Incredible movie of a non-credible story.
PUNCH-DRUNK LOVE is not a movie. It is a tonal poem. Writer-director Paul Thomas Anderson (MAGNOLIA, 1999) paints in dire hues, onerous sound and shifty-eyed desperation. And he makes a Man out of Adam Sandler – an achievement in itself.
Sandler is Barry Egan, a businessman whose company makes novelty toiletries. He’s not all there. The accepted euphemism these days is Rain Man behavior, but Barry Egan is – like all Sandler’s previous characters – retarded (for once, not in the pejorative sense), at the least, on the autism spectrum. But Anderson has plopped that well-worn Sandler shtick in the middle of real life, not a screwball comedy where everyone accommodates his idiocy. And this is how out-of-place it looks.
The uncomfortableness of Sandler’s character comes across immediately. Barry’s waffling, his darting eyes, his stiff interaction with people make us want to step from foot to foot in disturbed sympathy with the guy. He is a bachelor, almost by force, and doesn’t understand what women are for, but has a vague sense that he should be connecting with them.
Movie opens like a Charlie Kaufman sequence, with Barry (in an electric-blue suit that he never takes off for the movie’s duration) rescuing a harmonium dumped on the street outside his office. On the heels of that strange scene, a woman named Lena (Emily Watson) entrusts him with the keys to her car that she is dropping off at the garage next door which hasn’t opened yet.
Anderson directs these sequences with such an original eye, we cannot discern whether it is Anderson’s technique or Barry’s weird reactions to these events that is creating that palpable spring being wound tighter in our chests.
As soon as his work day starts, loud, intrusive soundtrack (original music by Jon Brion) accompanies Barry’s every move, from demonstrating toilet plungers to taking numerous phone calls from his seven sisters (led by Mary Lynn Rajskub) inviting him to a party that night.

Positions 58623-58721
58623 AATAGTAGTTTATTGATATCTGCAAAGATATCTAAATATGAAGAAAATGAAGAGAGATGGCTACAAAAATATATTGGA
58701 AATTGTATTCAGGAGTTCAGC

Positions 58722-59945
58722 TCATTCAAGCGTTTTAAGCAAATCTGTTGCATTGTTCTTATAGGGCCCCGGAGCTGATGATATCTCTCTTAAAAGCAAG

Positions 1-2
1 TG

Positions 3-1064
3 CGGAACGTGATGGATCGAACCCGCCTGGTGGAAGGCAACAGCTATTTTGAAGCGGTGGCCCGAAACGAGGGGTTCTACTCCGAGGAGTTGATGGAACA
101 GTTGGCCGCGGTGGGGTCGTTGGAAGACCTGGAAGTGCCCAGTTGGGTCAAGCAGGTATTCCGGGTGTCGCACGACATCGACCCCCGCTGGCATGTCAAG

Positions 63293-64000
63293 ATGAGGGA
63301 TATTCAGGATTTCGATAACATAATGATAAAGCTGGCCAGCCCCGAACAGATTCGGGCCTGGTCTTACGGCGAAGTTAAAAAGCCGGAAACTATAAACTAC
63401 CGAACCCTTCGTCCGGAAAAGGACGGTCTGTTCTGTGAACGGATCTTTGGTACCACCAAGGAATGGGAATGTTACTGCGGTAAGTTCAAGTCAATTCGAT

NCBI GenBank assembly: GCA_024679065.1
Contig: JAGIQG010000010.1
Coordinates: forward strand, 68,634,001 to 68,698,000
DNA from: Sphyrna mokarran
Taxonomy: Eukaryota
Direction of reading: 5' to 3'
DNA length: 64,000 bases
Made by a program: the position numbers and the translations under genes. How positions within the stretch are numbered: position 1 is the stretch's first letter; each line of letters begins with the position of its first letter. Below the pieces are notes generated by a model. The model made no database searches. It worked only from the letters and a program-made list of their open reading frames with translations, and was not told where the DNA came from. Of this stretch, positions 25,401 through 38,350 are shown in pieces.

At the party, we discover a little more about what made Barry Barry – his seven emasculating, belittling sisters couldn’t’ve been healthy (calling him “gayboy” gets their glass doors forcefully remodeled). Though he tries to stay insular and shut out those around him, his necessary interactions with “normal” society often causes mood swings, weeping and violent bursts of anger. He cuts coupons and has an obsession with accruing enough air miles (through buying pudding) to never have to pay for a flight.
Barry makes an attempt at phone sex, an aborted call that would come back to haunt him. (Brave scene, as we hear full credit card numbers and phone numbers stated. They are, of course, not real, but don’t have that sting of “5-5-5” Hollywood fakery.)
PUNCH-DRUNK LOVE is billed as a romance – and after being dragged through Barry’s horrid perception of life, we are at last reintroduced to Watson as Lena, and the romance rises to its shaky feet – like a mucus-covered newborn giraffe about to fall over.
We can understand how any man would be attracted to the classy British cutie Lena, but throughout her courtship with Barry, we wonder what kind of dishrags, jujubes and bean-stems she has been dating to find this disturbed, clingy, erratic man attractive in any way, except for a quick physical fling. Sandler’s performance is mighty, it is saturated with comic pathos. That is not the problem; the problem is suspending our disbelief that this glowing woman and this dim bulb have any chemistry.
The incomparable Philip Seymour Hoffman is some kind of facilitator/pimp, associated with the phone-sex scam, who sends “four blond brothers” to extort Barry.
Not formulaic in the least, the movie takes sudden turns and asides and we are left on edge as to what might happen to these characters we have invested our time in, the disruptive soundtrack only adding to our discomfort. The fact there is a happy ending seems incidental.
When Barry is with Lena, the soundtrack at last lets up and flows Danube-like.
Barry’s clockspring anger comes in handy during a mean mongrel scene where he expressionlessly takes out the four extortion brothers, like a Stallone not a Sandler. To add final impact to this scene, when Barry gets back into his car, the camera is mounted on the door, and when he slams it closed, the camera jiggles and steadies itself immediately, pounding home an exclamation mark.
For Sandler, this role is the bridge that spirited him across the river of dullard roles (THE WEDDING SINGER, THE WATERBOY, LITTLE NICKY), to the dramatic thespian we could accept in SPANGLISH, THE LONGEST YARD and REIGN OVER ME.
The story is actually implausible and tiresome, but filmic raconteur Paul Thomas Anderson crafts PUNCH-DRUNK LOVE in such a compelling way that he not so much suspends our disbelief but leaves us open-mouthed at the way he doesn’t, and yet succeeds as a moviemaker and a master storyteller.